Amid the Silver Tsunami, HR departments are hustling to onboard and fill personnel gaps, but they can’t predict the evolving demands of your operations.

Manufacturing companies are failing to adapt their operational training strategy to meet the needs of a workforce in transition.

Put simply — manufacturing doesn’t have a skills gap, it has a technical training gap.

Where Compliance Falls Short

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Human Resources departments have traditionally been responsible for maintaining compliance and filling workforce shortages. Unfortunately, compliance-based training systems are unable to deliver the kind of competencies and technical training that operational teams need to thrive.

HR is more tuned into the kind of training that has a legal agreement associated with it. Think of your basic onboarding, harassment training, safety protocols, time-off policies, etc.

This kind of training typically involves a simple verification that employees have read and understand the material. At most, employees have to complete short tests to demonstrate basic competency.

Beyond learning safety protocols and basic onboarding, the operational workforce requires continuous technical training and mentorship. 50-step machine changeovers, or complex sanitation procedures require attention to detail and repetition to become proficient. 

When it comes to the kind of training needed for operational excellence, the “compliance style” of training just doesn’t meet the mark.

Skills That Have an Impact

Operational teams rely on a handful of specialized in-house experts to solve problems and improve processes. HR is successfully navigating personnel and legal challenges but can’t predict the technical knowledge that the industrial workforce thrives on.

Think back to the last time your operations had unplanned downtime, or a failed changeover. How was the problem solved?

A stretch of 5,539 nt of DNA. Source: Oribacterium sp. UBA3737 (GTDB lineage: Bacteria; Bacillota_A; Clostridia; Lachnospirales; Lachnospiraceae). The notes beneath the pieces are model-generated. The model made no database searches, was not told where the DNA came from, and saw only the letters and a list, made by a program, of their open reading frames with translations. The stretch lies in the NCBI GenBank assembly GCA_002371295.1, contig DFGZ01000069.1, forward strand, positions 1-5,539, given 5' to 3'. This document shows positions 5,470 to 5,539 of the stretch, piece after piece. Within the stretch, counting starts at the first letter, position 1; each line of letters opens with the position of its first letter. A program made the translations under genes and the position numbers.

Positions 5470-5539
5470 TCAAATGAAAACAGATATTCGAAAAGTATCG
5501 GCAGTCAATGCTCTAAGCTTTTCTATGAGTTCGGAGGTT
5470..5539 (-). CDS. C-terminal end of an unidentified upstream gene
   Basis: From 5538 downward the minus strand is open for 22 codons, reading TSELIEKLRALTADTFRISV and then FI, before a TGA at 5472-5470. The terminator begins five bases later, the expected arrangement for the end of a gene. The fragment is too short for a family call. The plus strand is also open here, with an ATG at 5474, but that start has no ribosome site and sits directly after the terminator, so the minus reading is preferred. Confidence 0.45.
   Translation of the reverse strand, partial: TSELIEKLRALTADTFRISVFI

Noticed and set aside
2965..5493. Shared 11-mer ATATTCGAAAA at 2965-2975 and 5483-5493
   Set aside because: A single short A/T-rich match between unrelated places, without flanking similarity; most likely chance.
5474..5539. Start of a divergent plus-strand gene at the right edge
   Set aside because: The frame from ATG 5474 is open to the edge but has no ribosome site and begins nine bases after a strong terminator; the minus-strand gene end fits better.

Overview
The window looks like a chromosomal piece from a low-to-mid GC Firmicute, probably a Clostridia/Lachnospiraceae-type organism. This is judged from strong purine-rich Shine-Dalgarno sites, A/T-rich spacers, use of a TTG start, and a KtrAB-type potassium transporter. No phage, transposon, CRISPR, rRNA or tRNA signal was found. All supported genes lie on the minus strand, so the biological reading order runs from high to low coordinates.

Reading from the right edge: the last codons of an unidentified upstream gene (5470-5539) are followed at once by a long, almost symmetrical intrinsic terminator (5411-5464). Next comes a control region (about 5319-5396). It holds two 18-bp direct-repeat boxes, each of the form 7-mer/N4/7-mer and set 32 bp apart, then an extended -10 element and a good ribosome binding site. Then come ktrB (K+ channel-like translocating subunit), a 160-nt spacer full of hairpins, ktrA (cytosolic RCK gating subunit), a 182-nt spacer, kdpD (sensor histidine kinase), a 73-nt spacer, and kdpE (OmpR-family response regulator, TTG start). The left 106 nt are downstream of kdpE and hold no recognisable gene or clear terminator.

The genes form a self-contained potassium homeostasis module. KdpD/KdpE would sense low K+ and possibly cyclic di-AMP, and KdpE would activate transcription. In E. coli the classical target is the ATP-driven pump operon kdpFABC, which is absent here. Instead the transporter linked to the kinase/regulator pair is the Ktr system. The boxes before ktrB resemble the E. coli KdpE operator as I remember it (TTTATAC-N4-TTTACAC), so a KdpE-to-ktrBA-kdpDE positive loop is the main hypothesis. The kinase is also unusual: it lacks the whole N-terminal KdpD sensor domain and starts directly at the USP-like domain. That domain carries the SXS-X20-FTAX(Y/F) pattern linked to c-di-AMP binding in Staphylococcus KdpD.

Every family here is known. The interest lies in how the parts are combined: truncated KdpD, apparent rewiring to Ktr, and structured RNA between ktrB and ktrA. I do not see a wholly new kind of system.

Likely, several workers assessed the problem by drawing on decades of experience and technical know-how.

These jack of all trades are able to adapt and keep factories functioning by relying on a high level of competency and a broad range of skill sets.

But as the generation of experienced factory workers retire, these valuable skills are vanishing. Operational teams need to make sure that new hires have the proper knowledge to not only perform their work, but adapt and maintain excellence.

The Technical Training Gap

Traditional manufacturing training methods are failing to address the technical skills gap because they rely on an abundance of mentors to help train new hires.

Today, there aren’t enough mentors available to go around.

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These (previously successful) approaches also assume that employees will stick around long enough to accumulate knowledge/skills organically.

Today, the average worker only stays with a company for 3.2 years. In many manufacturing sectors, this is even less.

As a result, workers don’t have the time or resources to pick up the essential technical skills that your outgoing workforce has relied on. After workers develop the foundational skills needed to start contributing, further skill development needs to be provided, tracked, and maintained.

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It’s Already Costing You

With reduced tenures and shortage of experienced mentors, the frontline workforce needs a more adaptive and scalable training strategy. True, it's a risk to invest in a workforce that might not stick around. But an ill-equipped workforce is far more costly.

Companies that fail to address these technical skills within their existing workforce are paying for it. The average U.S. manufacturer is losing an estimated 11% of its annual earnings (EBITDA), or $3,000 per existing employee, due to the skills gap.

This problem can’t be solved through external recruiting or marketing efforts. The technical training gap exists within your organization. Outdated training practices have failed to provide the incoming generation with the practical skill sets that can make a real impact.

Time to Pass the Baton

The good news is that we’ve done this before. In a recent survey of working Boomers in the United States, two-thirds said that the prior generation did a good job of transferring their knowledge before they retired. Even better, experts are eager to share their wisdom, with 81% expressing a strong desire to mentor the next generation.

Put simply, it’s time to grab the baton. Many companies have formalized systems in place to track compliance-focused training categories, but it shouldn’t stop there. Skills management is taken seriously during onboarding and safety training, but retraining and upskilling has been left to archaic methods.

Take a look at solutions like Dozuki, that are purpose-built around the modern needs of operational workforce knowledge. Start investing in skills that will have a real impact, today.

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Corey Brown

Written by Corey Brown

With a background in technical writing and engineering, Corey leads content and research efforts for Dozuki; providing helpful information and insights for industry professionals.